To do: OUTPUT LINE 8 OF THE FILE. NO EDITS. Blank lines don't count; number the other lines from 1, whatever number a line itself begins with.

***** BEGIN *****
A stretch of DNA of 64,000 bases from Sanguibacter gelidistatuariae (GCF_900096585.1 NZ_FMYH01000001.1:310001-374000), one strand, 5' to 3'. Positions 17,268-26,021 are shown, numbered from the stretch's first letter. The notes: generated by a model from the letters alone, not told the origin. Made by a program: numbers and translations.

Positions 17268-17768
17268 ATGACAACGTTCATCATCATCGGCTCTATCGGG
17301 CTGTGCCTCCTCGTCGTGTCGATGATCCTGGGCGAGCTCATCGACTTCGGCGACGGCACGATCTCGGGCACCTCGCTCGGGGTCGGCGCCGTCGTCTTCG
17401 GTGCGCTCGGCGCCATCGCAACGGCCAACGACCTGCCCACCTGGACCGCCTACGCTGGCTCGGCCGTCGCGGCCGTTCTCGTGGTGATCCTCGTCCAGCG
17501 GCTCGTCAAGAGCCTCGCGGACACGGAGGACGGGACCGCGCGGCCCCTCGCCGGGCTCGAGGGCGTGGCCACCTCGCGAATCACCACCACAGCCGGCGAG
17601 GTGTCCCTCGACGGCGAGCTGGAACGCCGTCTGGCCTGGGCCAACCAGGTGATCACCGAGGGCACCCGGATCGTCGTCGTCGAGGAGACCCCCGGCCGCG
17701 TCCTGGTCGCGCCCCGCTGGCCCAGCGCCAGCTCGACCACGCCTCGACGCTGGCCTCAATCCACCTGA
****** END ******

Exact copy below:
17701 TCCTGGTCGCGCCCCGCTGGCCCAGCGCCAGCTCGACCACGCCTCGACGCTGGCCTCAATCCACCTGA